oc new-app openliberty/open-liberty-s2i:21.0.0.8-java11~https://github.com/WASdev/sample.ferret.git

This will use the Open Liberty S2I builder to build the code in the git repository. It will then create a Deployment from the resulting container image and create a Service. You can again expose the application by creating a route using the command:

oc expose svc/sampleferret

There are many advanced options for using S2I for application deployment that are beyond the scope of this blog. For more information, see the OpenShift new-app command documentation, the OpenShift S2I documentation or the Open Liberty S2I documentation

Performance in a Kubernetes Environment

JITServer


The JITServer is an interesting new capability in OpenJ9 JVMs that can provide potential performance and cost improvements in a Kubernetes environment. The traditional JIT (Just In Time) compiler improves performance by dynamically compiling Java bytecode to machine code at runtime. However, this performance improvement involves some tradeoffs.

The JIT compiler can require large, variable amounts of memory and processing resources, which means container sizing will have to take those resources into account. The JITServer allows the dynamic compilation to be moved to a separate container so that the JVM for the Liberty container has smaller and more predictable CPU and memory needs. This allows you to save resources while maintaining throughput.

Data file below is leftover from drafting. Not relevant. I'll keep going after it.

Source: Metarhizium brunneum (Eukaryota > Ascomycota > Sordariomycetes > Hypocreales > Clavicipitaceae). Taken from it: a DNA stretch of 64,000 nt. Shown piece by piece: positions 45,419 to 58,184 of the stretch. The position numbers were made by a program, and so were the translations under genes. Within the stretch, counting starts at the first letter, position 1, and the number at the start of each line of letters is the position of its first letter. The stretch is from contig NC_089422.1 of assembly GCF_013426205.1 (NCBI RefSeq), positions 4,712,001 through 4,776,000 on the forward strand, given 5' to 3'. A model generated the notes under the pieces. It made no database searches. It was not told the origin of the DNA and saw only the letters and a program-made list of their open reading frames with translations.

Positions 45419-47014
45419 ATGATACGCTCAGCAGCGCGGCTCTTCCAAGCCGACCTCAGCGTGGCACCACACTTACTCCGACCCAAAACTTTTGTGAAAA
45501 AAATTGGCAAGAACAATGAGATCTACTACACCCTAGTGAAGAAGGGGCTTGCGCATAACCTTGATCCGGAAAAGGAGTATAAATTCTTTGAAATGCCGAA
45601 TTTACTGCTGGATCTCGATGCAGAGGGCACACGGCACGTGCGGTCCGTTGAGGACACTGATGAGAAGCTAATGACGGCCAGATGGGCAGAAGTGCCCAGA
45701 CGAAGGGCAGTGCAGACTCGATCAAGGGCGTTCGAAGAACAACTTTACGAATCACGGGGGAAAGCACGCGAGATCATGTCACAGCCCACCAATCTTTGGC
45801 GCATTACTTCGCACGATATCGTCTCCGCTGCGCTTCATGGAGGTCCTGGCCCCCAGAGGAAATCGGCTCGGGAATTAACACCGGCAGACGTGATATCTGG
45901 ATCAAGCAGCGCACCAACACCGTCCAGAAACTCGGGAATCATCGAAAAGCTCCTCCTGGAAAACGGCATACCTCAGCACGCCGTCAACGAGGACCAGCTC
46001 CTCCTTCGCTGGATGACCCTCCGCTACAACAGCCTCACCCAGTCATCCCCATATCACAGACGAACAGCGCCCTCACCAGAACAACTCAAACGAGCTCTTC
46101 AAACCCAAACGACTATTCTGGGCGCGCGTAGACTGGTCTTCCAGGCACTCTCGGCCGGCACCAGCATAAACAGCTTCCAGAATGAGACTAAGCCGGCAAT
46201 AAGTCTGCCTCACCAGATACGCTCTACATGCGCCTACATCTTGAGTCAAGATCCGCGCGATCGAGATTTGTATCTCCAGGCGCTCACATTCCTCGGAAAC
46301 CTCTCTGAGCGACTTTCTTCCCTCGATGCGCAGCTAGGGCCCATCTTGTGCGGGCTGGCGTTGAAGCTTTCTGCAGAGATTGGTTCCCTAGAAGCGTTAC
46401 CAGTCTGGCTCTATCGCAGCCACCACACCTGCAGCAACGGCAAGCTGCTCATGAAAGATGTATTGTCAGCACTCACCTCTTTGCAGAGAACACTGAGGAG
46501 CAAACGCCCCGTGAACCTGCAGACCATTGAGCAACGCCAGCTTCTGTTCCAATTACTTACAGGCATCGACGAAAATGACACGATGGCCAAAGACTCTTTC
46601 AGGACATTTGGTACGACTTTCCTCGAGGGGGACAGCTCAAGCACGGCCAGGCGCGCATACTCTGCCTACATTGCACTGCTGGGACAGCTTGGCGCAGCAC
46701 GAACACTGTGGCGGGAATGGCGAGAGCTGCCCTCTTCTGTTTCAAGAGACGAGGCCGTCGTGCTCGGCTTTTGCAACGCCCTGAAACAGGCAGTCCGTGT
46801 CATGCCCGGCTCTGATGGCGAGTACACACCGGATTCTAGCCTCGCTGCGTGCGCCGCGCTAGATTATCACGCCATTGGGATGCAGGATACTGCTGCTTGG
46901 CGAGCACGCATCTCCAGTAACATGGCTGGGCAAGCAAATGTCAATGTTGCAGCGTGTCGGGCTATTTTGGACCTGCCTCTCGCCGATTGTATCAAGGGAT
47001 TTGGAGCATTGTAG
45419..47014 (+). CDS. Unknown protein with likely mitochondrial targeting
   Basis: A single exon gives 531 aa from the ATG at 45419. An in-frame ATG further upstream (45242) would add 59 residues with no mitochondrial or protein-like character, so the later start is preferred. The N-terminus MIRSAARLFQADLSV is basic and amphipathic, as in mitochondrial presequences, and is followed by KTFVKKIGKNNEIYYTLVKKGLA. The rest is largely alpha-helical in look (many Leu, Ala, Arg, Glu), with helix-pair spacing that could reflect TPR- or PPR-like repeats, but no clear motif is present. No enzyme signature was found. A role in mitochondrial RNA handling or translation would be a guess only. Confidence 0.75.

Using a separate JITServer container could also provide more consistent quality of service and application robustness. With less "spiky" resource demands, it's possible that your application can provide more consistent throughput, and thus provide a more consistent experience for end users. Also, although it is somewhat rare, we have seen cases in the field where the JIT can lead to problems including native out of memory errors or JVM crashes. With a separate JITServer, your application is isolated from such failures. In a Kubernetes environment, the JITServer container will be automatically restarted after a crash and the application container will continue to run. 

When considering whether to use the JITServer function, it's important to consider that the JITServer will perform best in an environment with low network latency. If your network is constrained, or if your application has plenty of CPU and memory resources relative to its compilation needs, the traditional JIT may be a better choice.

For a deep dive on the potential cost savings from the JITServer, see the OpenJ9 blog here

Further Information

The Open Liberty Guides site (https://openliberty.io/guides) contains several great resources for deploying Liberty microservices using docker containers, Kubernetes environments, IBM Cloud, Azure, Google CloudPlatform, and Amazon Web Services.

IBM has provided a workshop for transitioning from traditional WebSphere environments to OpenShift in a GitHub repository here: https://github.com/IBM/openshift-workshop-was

Microsoft has a guide for deploying both Open Liberty and WebSphere Liberty applications on Azure here: https://docs.microsoft.com/en-us/azure/aks/howto-deploy-java-liberty-app

#app-platform-swat #WebSphereApplicationServer  #WebSphere #WebSphereLiberty  #Java